Many diseases in addition to rheumatoid arthritis may
cause joint pain.
illness most often confused with rheumatoid arthritis is osteoarthritis.
Although these diseases share the symptom of severe joint pain with reduced
mobility, they have distinct causes and treatments.
is caused by wear and tear over time or by injury to the joints, which results
in the degeneration of the hard, smooth layer of cartilage that normally covers
and protects the ends of the bones.
Unlike rheumatoid arthritis,
osteoarthritis is not usually associated with activation of the
immune system, so people with osteoarthritis do not
have the systemic symptoms of rheumatoid arthritis such as fever and fatigue
that are caused by the release of chemical messengers from immune cells.
Patients with osteoarthritis may develop bony enlargements of the
affected joints, but they do not have the signs of inflammation around the
joints, such as warmth, redness, and soft swelling.
rheumatoid arthritis is a systemic disease, which means that it spreads freely
through the body as it follows the flow of immune cells in the bloodstream, it
most commonly affects joints symmetrically on both sides of the body. By
contrast, osteoarthritis is often more localized, especially when a joint
becomes arthritic secondary to injury, and therefore osteoarthritis is more
likely if the arthritis is on only one side of the body, or asymmetric.
Different joints are preferentially affected by the two diseases.
Rheumatoid arthritis is most common in the small joints, such as the knuckles,
wrists, elbows, ankles, toes, shoulders, and neck. Osteoarthritis very commonly
affects the large weight-bearing joints in the hips and knees, as well as the
thumb and the joints closest to the tips of the fingers.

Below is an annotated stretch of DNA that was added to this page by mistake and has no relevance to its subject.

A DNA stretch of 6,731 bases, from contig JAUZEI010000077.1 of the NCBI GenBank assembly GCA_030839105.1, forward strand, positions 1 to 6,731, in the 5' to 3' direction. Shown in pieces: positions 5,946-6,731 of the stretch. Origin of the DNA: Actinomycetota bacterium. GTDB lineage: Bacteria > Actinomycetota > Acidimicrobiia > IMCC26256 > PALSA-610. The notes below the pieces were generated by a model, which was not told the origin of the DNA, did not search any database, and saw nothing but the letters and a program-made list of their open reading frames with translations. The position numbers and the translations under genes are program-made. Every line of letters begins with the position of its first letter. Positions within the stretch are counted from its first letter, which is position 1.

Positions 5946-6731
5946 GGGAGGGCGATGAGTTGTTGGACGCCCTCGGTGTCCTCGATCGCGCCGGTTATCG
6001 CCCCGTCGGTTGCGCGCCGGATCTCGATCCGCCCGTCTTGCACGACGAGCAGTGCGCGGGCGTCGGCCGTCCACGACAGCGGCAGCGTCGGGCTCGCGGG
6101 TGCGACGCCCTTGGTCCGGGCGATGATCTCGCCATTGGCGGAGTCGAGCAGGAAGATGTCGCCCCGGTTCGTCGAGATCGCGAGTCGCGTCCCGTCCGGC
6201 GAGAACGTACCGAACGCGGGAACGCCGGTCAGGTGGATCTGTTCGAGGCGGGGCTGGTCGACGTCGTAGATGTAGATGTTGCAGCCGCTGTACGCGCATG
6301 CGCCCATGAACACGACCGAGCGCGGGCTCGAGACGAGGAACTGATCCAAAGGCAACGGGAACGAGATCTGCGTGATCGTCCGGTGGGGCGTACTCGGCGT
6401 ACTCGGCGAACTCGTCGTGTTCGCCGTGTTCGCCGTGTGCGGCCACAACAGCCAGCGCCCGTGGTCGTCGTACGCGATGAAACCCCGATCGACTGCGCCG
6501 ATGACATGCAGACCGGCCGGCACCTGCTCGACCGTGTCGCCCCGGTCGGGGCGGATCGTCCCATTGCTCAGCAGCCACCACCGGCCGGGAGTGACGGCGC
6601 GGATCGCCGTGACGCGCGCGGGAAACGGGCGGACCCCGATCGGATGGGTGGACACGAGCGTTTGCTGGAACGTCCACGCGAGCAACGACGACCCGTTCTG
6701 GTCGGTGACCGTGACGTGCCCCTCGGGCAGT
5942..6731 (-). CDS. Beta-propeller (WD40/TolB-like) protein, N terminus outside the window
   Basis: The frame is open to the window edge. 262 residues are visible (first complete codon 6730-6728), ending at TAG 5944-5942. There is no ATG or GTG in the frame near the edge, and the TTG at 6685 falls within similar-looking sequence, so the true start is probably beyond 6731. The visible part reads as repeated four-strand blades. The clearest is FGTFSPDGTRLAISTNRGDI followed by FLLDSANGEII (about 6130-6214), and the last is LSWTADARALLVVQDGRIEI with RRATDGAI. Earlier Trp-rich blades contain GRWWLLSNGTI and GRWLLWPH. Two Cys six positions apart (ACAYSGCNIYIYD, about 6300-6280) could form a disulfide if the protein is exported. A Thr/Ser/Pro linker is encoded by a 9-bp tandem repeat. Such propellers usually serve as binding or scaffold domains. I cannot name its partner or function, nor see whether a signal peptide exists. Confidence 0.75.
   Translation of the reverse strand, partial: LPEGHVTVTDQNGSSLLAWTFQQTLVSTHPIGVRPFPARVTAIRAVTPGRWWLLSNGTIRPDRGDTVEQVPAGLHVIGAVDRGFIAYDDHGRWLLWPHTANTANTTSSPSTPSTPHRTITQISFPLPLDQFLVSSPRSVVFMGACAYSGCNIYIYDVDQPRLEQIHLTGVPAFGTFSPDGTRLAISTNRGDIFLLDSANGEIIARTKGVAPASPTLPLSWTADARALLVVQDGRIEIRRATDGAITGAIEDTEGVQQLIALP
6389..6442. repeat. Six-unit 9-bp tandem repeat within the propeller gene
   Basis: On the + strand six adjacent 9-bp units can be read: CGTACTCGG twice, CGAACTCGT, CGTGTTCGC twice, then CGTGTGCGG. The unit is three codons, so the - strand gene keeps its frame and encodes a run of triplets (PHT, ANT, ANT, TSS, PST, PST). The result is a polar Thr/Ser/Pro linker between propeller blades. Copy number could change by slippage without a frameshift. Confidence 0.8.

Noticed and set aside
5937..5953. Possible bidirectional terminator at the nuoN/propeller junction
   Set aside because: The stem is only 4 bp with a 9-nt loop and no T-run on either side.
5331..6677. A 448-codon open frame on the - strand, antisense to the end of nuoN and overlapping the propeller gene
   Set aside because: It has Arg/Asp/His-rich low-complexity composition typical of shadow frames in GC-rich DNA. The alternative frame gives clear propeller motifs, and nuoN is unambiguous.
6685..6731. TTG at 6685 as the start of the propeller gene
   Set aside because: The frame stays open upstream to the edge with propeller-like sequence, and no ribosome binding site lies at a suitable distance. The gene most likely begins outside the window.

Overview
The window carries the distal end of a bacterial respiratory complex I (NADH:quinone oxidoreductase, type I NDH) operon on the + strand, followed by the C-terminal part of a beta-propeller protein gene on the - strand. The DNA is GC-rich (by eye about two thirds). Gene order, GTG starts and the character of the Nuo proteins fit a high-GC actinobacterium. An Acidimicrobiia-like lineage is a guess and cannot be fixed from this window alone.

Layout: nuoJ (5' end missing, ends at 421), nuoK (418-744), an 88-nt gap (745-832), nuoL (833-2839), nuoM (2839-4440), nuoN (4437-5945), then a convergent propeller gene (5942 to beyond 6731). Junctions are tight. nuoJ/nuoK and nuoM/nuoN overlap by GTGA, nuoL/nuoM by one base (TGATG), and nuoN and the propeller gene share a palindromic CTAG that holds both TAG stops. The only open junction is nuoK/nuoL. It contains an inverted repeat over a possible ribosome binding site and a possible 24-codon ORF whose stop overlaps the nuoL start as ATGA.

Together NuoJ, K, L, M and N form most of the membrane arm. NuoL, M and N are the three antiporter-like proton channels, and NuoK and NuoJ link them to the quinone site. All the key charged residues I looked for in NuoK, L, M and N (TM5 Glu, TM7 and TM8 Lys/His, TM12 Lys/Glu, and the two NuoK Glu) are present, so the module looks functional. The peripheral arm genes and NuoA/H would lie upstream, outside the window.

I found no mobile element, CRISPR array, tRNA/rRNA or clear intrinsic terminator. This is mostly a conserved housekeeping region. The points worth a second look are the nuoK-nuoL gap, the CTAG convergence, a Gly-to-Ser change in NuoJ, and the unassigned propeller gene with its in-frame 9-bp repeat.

Other joint diseases: Like
rheumatoid arthritis, other
autoimmune diseases can also attack the tissues of the
most often occurs in young women, and it affects organs all over the body.
Other symptoms of lupus include pleurisy, butterfly facial rash, sun-sensitive
rashes, hair loss, oral ulcers, rash, and seizures.
Sjögren's syndrome: Symptoms include dry eyes and dry
mouth (sicca syndrome) and sometimes joint pain.
Sarcoidosis, which can also affect the lungs and other
organs throughout the body
Some forms of polymyositis, an
autoimmune disorder affecting the muscles
Infections: If bacteria or
viruses get into the joint space, they will initiate a local immune response
leading to swelling of the joint and pain. Bacterial infections of joints will
cause severe pain and swelling only in the single joint, because the infection
tends to be localized. Viruses—especially hepatitis B and C, HIV, and
parvovirus—can affect single joints but also can cause a generalized reaction
that affects joints all over the body. Infection-associated arthritis generally
resolves when the infection is treated.
Gout: Uric acid crystals that form in
gout can get into the joint and cause periodic acute
joint pain and swelling. When gout is treated with medications, the arthritis
that it causes goes away.
Calcium pyrophosphate crystals get into the joint and cause acute pain and
swelling. When treated with medications, the pain disappears.
Polymyalgia rheumatica: This is seen in people older
than 50, with a usually abrupt onset of pain and stiffness in the neck, both
hips, shoulders, and buttocks.
fibromyalgia syndrome can cause joint pain but can be
distinguished from rheumatoid arthritis by the predominance of pain and tender
points in soft tissue and the absence of swollen joints. Fibromyalgia is a
poorly understood disorder in which it appears that the body's perception of
normal stimuli is altered so that widespread pain occurs, some of which is in
Examples of causes of joint pain by distribution of affected joints
Type of arthritis
Affects many joints on both sides of the body
Affects a few joints often only on one side of the body
This information is produced and provided by the National
Institute (NCI). The information in this topic may have changed since it was written. For the most current information, contact the National
Institute via the Internet web site at http://
.gov or call 1-800-4-CANCER.
WebMD Medical Reference from Healthwise
June 05, 2012
This information is not intended to replace the advice of a doctor.
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